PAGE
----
Our Cities of Impact series, in partnership with Amsterdam Impact, explores how a city can not only nurture social entrepreneurship, but also contribute to a much more ambitious goal: transforming the whole economy.
Every single citizen can contribute to building an ‘impact city’ – if they’re equipped with the skills and mindset. How a government-backed programme in Amsterdam is educating the ‘impact-makers of the future’.
STREETS OF AMSTERDAM More than 11,000 refugees access sports and much more in the first club created by KLABU. Now – with the backing of Paris-Saint-Germain FC – the social entrepreneur has his eye on a much bigger goal.
STREETS OF AMSTERDAM: A mum-to-be spotted a gap in the market for sustainably produced, gender-neutral kidswear. Now, through renting and repurposing, she’s helping to make a notoriously wasteful industry a little gentler on the planet.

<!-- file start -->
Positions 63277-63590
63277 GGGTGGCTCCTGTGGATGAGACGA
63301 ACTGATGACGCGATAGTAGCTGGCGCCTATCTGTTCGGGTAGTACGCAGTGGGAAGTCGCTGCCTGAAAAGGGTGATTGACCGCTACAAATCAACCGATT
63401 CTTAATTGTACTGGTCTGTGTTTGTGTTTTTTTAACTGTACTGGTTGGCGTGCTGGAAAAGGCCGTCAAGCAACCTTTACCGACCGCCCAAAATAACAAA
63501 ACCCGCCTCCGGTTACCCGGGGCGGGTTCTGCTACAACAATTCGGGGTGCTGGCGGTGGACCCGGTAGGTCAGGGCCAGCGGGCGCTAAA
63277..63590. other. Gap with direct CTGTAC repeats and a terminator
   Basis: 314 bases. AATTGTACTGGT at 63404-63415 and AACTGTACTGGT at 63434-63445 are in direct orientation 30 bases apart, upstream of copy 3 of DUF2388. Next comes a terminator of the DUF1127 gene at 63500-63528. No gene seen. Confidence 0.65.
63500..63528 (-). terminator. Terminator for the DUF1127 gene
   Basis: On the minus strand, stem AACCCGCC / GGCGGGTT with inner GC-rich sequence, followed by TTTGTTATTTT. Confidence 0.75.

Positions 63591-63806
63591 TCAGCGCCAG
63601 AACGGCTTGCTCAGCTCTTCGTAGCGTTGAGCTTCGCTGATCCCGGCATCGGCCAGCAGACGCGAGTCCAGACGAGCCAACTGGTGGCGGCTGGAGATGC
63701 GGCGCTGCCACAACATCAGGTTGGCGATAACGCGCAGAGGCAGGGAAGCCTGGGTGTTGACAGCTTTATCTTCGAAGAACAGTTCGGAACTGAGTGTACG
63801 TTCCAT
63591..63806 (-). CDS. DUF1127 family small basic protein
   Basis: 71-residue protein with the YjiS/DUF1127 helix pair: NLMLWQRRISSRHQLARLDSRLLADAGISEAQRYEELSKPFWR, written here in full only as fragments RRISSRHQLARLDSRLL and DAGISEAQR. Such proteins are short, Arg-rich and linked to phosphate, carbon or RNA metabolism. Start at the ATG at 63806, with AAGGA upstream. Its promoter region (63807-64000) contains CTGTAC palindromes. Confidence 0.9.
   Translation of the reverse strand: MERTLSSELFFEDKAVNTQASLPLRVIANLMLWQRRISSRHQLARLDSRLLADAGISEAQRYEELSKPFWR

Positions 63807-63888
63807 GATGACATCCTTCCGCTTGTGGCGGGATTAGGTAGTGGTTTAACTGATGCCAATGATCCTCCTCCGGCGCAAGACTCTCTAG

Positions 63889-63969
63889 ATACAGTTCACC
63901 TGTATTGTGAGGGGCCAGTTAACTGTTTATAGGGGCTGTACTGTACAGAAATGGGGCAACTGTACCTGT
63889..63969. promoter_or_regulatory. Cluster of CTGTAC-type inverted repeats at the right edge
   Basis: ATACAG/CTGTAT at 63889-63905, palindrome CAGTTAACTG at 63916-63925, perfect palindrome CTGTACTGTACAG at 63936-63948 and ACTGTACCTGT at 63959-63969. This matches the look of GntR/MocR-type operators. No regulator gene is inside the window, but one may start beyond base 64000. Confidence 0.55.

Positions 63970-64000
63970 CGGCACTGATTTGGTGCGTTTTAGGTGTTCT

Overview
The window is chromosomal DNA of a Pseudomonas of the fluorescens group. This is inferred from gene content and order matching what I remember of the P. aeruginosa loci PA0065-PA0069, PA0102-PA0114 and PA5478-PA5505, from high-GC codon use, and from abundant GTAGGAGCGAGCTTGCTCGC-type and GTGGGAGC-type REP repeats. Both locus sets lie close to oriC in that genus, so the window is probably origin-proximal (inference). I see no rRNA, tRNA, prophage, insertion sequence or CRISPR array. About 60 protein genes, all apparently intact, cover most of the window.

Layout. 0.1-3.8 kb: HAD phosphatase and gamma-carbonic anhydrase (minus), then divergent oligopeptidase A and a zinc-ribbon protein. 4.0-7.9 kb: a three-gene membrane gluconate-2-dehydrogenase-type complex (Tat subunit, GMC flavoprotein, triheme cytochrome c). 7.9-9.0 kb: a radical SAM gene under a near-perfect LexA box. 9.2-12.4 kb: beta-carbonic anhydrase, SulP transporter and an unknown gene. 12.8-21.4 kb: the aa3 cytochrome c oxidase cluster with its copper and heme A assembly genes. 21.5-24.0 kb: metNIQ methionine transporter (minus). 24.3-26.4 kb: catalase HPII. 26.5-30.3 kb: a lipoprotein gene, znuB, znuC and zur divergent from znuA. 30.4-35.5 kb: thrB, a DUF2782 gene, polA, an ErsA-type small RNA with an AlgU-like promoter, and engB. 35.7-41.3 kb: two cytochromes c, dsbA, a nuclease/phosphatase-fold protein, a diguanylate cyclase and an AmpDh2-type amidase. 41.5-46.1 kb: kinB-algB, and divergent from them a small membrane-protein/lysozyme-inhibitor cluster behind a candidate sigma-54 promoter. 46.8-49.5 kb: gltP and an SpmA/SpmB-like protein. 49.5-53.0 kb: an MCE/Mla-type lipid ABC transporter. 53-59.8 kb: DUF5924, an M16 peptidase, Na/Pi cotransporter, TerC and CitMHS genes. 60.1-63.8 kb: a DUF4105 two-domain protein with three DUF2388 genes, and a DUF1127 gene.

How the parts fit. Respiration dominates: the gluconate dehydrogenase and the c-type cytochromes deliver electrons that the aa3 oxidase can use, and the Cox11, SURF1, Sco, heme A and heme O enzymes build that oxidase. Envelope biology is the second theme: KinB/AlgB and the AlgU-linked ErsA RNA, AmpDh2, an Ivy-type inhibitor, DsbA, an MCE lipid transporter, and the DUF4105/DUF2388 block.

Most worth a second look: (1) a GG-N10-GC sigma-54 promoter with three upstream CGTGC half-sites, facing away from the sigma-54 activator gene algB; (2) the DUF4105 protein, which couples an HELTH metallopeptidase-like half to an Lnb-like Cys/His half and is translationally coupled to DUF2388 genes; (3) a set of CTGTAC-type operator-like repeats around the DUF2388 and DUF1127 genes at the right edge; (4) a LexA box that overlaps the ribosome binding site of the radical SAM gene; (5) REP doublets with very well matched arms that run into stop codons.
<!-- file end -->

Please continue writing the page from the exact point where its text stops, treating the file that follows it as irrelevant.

Small impact ventures can make a big difference in their local communities. But sometimes they need a helping hand – that’s where Amsterdam Impact is stepping in, as part of a multi-year plan to grow the impact economy.
STREETS OF AMSTERDAM: Yoni is bringing its biodegradable, organic-cotton products to supermarkets across Europe. But perhaps its biggest challenge is busting taboos around menstruation – especially when some say they don't exist.
Amsterdam Impact wants to make impact entrepreneurship the default way to do business – which means getting investors on board. Find out how the city is betting on collaboration over competition to spark more deals.
STREETS OF AMSTERDAM: Entrepreneur Marius Smit was among the first to convince corporations to pay for the pleasure of picking up trash. Ten years on, his social enterprise Plastic Whale is making waves worldwide.
Helping firms switch to a purpose-led model, teaching social entrepreneurship to schoolkids and joining an ambitious, 80-strong partnership: how the city government's Amsterdam Impact is teaming up to help the transition to a new economy.
STREETS OF AMSTERDAM: Plant-based cheese company Willicroft isn’t unusual in wanting to go green. But it is taking a novel approach to ensuring every decision puts the planet first – and its founder hopes other firms will soon follow suit.